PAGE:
Cy Leslie, according to Aidan Levy, was “a bottom line–minded executive who had entered the recording industry selling prerecorded greeting cards on the Voco label.” He later branched out into children’s records, then cut-rate reissues of old hits. As the LP market grew in the wake of the Beatles, Pickwick began to specialize in 99-cent albums aimed at your less discerning music consumer.
Typical of the sort of thing Pickwick put out, and that Philips was in charge of making more of, was a 1964 album by “Billy Pepper & The Pepperpots.”
This collection of Beatles covers and Beatly originals (released, let it be noted, three years before Sgt. Pepper) was, according to the marketing, made by a group of Liverpudlians who had played with the Fabs at the Cavern Club. In fact it was a bunch of studio hacks that Pickwick had assembled around William Sheppard, a musician and songwriter who bore a strong enough resemblance to Paul McCartney that he was later rumored to have been “Faul,” the replacement Beatle.2
The covers are mostly harmless, if a little sloppy. The originals are truly awful. Check out the plodding rhythms and wobbly harmonies on this mess:
One wonders how many tears were shed that Christmas by children who asked for Beatles albums and instead got this from cheapskate parents or grandparents. Truly, the Long Plastic Hallway is a cruel and shallow money trench.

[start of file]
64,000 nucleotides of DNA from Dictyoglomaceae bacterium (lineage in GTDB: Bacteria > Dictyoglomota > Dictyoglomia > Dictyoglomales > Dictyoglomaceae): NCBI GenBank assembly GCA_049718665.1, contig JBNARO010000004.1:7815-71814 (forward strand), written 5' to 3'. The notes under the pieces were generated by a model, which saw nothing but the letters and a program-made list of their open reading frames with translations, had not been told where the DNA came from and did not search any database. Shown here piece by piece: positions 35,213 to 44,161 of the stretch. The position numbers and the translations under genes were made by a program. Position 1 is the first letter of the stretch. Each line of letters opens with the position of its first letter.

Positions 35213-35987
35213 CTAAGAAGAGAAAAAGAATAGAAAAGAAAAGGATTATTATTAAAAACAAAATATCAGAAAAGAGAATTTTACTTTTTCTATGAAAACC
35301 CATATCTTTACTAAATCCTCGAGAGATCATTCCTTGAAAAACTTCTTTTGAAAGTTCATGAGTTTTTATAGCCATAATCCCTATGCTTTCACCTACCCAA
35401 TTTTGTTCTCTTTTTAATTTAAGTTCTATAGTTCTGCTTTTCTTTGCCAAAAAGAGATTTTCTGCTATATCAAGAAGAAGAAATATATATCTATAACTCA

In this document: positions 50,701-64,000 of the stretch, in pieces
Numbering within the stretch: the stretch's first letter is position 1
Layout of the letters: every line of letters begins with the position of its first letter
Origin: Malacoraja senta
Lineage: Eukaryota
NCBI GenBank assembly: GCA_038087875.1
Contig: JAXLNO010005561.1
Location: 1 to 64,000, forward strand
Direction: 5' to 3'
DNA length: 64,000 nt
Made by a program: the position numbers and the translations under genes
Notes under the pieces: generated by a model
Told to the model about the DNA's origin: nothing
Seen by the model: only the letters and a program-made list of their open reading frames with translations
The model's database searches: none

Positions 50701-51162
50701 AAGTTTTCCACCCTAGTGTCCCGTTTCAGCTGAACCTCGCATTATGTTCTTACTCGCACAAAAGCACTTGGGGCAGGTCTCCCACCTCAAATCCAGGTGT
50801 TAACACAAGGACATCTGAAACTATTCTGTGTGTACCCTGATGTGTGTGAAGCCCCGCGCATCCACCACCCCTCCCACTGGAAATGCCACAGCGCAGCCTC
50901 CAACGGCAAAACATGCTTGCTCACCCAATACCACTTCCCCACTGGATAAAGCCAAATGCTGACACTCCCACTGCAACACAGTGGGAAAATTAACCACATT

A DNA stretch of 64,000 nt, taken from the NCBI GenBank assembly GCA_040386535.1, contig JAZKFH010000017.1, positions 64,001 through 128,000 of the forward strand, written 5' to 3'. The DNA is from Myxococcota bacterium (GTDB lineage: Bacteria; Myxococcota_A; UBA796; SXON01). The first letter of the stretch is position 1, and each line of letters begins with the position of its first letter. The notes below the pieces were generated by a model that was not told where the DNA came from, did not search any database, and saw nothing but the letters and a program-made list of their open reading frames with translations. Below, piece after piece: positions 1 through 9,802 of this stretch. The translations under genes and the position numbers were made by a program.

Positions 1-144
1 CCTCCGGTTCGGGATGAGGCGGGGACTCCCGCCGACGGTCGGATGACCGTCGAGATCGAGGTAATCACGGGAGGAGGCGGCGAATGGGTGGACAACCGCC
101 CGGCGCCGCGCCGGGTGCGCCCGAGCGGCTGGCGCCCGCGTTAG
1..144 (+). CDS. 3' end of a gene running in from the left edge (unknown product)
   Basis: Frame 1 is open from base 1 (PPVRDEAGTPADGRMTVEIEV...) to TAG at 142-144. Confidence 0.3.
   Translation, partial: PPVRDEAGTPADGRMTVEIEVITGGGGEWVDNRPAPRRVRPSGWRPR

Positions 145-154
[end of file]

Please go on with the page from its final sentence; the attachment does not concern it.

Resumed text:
But to get to the point: Terry Philips needed help. In the summer of 64 he hired Don Schupak, formerly the manager of Lou Reed’s college band LA and the Eldorados, to help him usher Pickwick into the rock’n’roll era. It may have been Schupak who suggested Lou to Philips, but in Philips’s telling it was his cousin, one Leslie Silverman:
She said, “This guy can’t sing, he can’t play, but I know you’re gonna love him, because lyrically, he’s got this funky kind of sound.”
Come September Philips found himself driving up to Syracuse.
We get there, and I went to some kind of coffeehouse, and I heard Lou with a group. And I immediately saw what Leslie was talking about. I just said the same thing — he can’t play, sings like shit, but his sound, his feeling touched me. So here was my opportunity on the first label I had, and I signed Lou Reed as my first artist.
And so Lou joined the ranks of professional musicians, commuting every day from Freeport to write songs for money. His output at Pickwick will keep us occupied for awhile. Because they were working so fast the chronology is pretty scrambled, so I’ll cover the songs in whatever order seems appropriate. For starters, here’s one that Lou didn’t write but did sing on, despite his perceived vocal deficiencies (he kind of talk-sings through it, and is way down in the mix). Ponder this for a while, and I’ll see you on the other side.